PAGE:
T : r^intor invíd« tviw mudei and/o ü í¡»«J B (he pet^c ITJII

f> irnutd^tdHc die ihü)

AnyXH^M^orN^W,

D,; Pítvit lyflTipHJyKJWO' uífltrjl

ÍJ ■ .WtWUÍ ij i* ¿ fif^í lyíi^jh íKJOí. } ("i Of KSi IrLgifiHCiT dlflwrrílc*!

cfcsliuc non

H : Mplsslflsí1. in singsp lyro-ptn norie mcmefhan 1 cm but ntH monclhan í cm in create« dnnmitin;

0,: Bof&dttlWt lymph node,

of mirtíjle lymph node meUsUi«, norerno<e IhjuStm in guiltiest dimenuois

i^qan, cvwf[ írtttií metastases

TJ ■ M^q^i.i^ in lympl^ rod? nKMUiin S cm )n hii'mch-iC [liiin^nsion

Idj Nonnpqmnal tympb node(i)

M,.': BofieiiJ

M^rOthor SilOfi)

■ Amwkan Urckge Association.

■ Amwkan Urckge Association.

^mHitan Joint CcmnWee fanra-lntf«naliior>al llnton Against Cancer.

Tumor found in one or both tabes by necdk? Liopvy, but net palpable of visible by Imping, k clasiilied jt 1 . 1n;a<;-.vi Into (he prostalfc ape*-or ln(o(bu1 not beyondHhe proslatic c-ify-ulr ri not cEats<fedas T but asT..

During 1996 to 2003, 5-year overall survival rates were estimated at 99% for whites and 95% for African Americans.1 For this same period, the survival rates for localized or regional disease (100%) and distant disease (31%) in white males were about the same as the survival rates for localized or regional disease (100%) and distant disease (26%) in African American males.1 A 4.1% decline in age-adjusted mortality has been documented for the period 1994 to 2004. 10-year cancer-specific survival is estimated as 95% for stage A1, 80% for stages A2 to B2, 60% for stage C,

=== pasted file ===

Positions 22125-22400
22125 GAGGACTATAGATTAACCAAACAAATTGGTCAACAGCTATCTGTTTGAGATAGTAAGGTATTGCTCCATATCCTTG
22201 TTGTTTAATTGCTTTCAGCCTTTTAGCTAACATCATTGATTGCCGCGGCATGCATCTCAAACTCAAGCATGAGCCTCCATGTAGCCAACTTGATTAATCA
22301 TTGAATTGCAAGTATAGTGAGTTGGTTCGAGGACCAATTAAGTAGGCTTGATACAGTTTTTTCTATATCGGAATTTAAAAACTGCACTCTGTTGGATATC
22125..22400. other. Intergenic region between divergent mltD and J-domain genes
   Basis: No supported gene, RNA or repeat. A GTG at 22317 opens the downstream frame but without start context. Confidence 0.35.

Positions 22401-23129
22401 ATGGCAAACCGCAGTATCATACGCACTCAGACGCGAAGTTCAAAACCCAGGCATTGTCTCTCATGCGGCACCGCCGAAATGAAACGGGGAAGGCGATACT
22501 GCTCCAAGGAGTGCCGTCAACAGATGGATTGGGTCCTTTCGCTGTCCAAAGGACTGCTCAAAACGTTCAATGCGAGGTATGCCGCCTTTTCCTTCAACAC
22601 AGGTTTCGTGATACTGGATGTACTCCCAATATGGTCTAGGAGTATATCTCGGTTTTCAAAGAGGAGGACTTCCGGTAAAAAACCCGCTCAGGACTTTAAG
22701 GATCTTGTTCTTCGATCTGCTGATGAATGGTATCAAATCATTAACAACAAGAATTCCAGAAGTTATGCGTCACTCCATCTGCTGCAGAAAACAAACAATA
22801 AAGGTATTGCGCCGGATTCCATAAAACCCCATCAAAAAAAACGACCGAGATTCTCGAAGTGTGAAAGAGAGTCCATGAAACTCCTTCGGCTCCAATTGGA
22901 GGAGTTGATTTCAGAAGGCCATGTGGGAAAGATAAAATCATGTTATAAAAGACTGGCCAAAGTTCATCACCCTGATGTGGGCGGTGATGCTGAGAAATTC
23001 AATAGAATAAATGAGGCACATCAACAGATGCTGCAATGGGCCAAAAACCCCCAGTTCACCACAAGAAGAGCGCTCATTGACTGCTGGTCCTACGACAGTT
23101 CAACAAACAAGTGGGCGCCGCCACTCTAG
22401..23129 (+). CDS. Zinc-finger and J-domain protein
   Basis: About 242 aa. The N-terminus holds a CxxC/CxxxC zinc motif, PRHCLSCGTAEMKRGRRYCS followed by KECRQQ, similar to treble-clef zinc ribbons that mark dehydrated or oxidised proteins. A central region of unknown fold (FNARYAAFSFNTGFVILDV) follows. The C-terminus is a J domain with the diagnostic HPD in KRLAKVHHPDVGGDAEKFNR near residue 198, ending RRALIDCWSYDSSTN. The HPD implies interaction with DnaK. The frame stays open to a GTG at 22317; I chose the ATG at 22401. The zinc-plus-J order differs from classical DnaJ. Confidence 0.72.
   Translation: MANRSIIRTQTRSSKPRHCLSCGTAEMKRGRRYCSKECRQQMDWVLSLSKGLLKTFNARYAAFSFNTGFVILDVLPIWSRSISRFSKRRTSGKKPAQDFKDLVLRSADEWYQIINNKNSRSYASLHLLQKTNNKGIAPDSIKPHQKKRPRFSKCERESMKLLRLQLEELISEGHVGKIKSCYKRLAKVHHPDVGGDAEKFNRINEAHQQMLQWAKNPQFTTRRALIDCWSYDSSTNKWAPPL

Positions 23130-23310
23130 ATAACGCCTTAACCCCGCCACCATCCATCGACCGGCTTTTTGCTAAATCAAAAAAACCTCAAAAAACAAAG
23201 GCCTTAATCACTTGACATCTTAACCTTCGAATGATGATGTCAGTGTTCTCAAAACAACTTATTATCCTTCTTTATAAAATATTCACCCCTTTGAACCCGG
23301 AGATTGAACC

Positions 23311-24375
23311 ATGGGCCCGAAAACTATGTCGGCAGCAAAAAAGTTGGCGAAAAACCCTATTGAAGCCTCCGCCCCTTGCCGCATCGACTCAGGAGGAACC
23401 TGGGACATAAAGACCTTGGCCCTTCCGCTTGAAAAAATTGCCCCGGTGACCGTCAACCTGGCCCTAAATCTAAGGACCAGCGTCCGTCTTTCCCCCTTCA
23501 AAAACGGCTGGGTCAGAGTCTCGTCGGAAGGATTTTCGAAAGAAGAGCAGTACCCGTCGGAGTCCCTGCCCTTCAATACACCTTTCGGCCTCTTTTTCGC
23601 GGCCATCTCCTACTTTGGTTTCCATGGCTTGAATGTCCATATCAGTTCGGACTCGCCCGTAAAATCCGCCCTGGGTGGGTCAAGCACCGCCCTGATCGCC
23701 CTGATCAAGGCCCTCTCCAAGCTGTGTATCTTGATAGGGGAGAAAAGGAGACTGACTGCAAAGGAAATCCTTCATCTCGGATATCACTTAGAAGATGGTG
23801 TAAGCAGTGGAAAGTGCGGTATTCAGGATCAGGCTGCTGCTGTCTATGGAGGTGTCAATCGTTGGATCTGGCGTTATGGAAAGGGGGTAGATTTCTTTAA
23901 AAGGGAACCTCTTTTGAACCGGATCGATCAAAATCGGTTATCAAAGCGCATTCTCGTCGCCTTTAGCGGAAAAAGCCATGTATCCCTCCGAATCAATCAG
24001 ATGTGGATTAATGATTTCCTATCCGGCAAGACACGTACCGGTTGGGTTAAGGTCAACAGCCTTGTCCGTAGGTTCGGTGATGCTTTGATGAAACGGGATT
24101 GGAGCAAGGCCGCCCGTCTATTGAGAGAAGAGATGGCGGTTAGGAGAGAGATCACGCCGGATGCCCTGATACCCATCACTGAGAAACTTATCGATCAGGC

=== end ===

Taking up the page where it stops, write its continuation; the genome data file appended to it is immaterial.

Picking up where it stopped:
40% for stage D1, and 10% for stage D2. It is estimated that more than 85% of patients with stage A1 can be cured, whereas fewer than 1% of patients with stage D2 will be cured.

treatment

Desired Outcome

The desired outcome in early stage prostate cancer is to minimize morbidity and mortality due to prostate cancer. The most appropriate therapy of early stage prostate cancer is a matter of debate. Early stage disease may be treated with surgery, radiation, or watchful waiting. While surgery and radiation are curative, they are associated with significant morbidity and mortality. Since the overall goal is to minimize morbidity and mortality associated with the disease, watchful waiting is appropriate in selected individuals. Advanced prostate cancer (stage D) is not currently curable, and treatment should focus on providing symptom relief and maintaining quality of life.34